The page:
Truth be told I have always wondered about Richard Williams. Not an easy character to like as he was quite abrasive, but there is no questioning his dedication to his daughters and making them tennis champs. Nothing was going to stop this guy. Now this film by director Reinaldo Marcus Green, who has previously directed the feature films Monsters and Men and Good Joe Bell, and writer Zach Baylin, his first script but has worked on series like Girls and films like Side Effects, brings forth the father behind two of the biggest tennis players that the United States has ever produced. A parent who definitely did not stay in the shadows.
The Williams family lived in Compton. A mixed income and high crime part of Los Angeles which saw a high number of black families living there. This was especially true during the 1980s when sisters Venus (played by Saniyya Sidney) and Serena (played by Demi Singleton) grew up. Venus is one year older than her younger sister. Not exactly a city in which you expect not one but two tennis champs to come out of, yet it happened.
From even before they were born their father, Richard (played by Will Smith), wanted to develop tennis players. An ambitious, and some would say a mixture of crazy and overbearing, man, who would not take no for an answer. Whatever you think of Richard Williams he beat the odds and trained two daughters who not only became professional tennis players but African American world champions.
Don’t expect much about the sisters Williams. This film focuses on their father, Richard. It is a film in which Will Smith is the focal point and star. Instead of showing the man who was possibly too hard on his daughters, it portrays him as a determined but almost goofy man. Shapes up as a feel good film. The harder edged parts of his personality have been smoothed over here. Never do you not like Richard as he appears here. Instead, you totally buy into the underdog story fed to you and root for Richard, who so desperately wants his daughters to become major players in the tennis world.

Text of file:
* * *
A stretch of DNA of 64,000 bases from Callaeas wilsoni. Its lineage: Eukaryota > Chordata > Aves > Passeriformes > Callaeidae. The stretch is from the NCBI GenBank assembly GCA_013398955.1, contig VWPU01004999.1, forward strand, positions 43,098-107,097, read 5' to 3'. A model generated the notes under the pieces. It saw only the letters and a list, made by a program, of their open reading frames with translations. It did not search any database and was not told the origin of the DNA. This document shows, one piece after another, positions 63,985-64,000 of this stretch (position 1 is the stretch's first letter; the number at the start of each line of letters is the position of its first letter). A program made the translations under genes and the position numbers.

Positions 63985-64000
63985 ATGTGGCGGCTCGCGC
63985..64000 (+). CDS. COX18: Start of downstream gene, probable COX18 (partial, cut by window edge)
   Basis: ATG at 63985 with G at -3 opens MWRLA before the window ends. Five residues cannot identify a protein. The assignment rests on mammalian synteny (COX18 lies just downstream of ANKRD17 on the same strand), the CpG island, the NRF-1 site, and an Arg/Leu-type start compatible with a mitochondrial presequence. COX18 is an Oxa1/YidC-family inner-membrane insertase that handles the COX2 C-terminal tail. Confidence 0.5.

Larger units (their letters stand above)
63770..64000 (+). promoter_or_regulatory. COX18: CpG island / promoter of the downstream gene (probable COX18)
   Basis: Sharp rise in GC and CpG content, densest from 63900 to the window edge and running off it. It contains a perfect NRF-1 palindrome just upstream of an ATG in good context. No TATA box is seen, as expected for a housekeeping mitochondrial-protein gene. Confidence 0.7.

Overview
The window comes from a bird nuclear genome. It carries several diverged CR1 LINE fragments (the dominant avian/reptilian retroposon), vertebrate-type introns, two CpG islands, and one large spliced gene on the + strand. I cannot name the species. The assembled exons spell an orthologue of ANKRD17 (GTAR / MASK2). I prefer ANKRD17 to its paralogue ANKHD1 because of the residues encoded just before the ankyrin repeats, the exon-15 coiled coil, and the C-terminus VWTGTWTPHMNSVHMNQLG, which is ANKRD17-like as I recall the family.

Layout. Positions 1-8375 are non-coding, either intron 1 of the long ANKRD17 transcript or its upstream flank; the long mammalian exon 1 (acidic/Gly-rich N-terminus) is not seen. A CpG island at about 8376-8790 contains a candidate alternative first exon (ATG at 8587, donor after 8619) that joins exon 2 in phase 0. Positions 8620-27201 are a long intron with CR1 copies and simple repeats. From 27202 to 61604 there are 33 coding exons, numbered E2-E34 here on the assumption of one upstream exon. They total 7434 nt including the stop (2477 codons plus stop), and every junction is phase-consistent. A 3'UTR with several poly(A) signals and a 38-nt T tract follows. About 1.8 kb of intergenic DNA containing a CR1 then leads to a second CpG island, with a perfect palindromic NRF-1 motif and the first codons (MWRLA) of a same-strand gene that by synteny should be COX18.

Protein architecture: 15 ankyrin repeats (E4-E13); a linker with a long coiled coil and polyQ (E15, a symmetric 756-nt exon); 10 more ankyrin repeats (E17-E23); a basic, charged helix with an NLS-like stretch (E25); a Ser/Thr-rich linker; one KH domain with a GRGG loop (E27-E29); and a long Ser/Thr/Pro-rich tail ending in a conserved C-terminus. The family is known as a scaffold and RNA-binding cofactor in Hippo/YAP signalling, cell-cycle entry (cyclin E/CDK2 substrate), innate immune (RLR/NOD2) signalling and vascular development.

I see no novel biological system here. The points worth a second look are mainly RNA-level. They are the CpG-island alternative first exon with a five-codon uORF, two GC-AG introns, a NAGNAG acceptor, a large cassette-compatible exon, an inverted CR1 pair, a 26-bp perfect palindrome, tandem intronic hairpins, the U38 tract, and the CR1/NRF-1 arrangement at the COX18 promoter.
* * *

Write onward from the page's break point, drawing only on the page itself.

The message here is one of empowerment. We see the threats and problems the Williams family undergoes as a black family in the United States and, another level of danger is where they live. They are constantly under threat in Compton. Richard, who works as a security guard, himself gets beaten up several times by gang members. Venus and Serena are in danger of falling prey to some of the dangerous young men living in Compton. Richard does everything to keep them safe and focused on the ultimate goal of professional tennis.
Tennis dads have earned their poor reputation. Especially in women’s tennis. The only ones we have gotten to know are those whose behaviour is abusive and boorish. While Richard was certainly no wilting flower, you do see here that if he had faltered at any point that his daughters might not have accomplished what they did. Especially as black female players from a lower-income background.
All of us know the ending of this biopic. We know that Richard is successful in making his two daughters tennis stars. Here, we get a picture of the man and his process. My only question is how valid or real a film is this when all the sides of the man are not brought forth?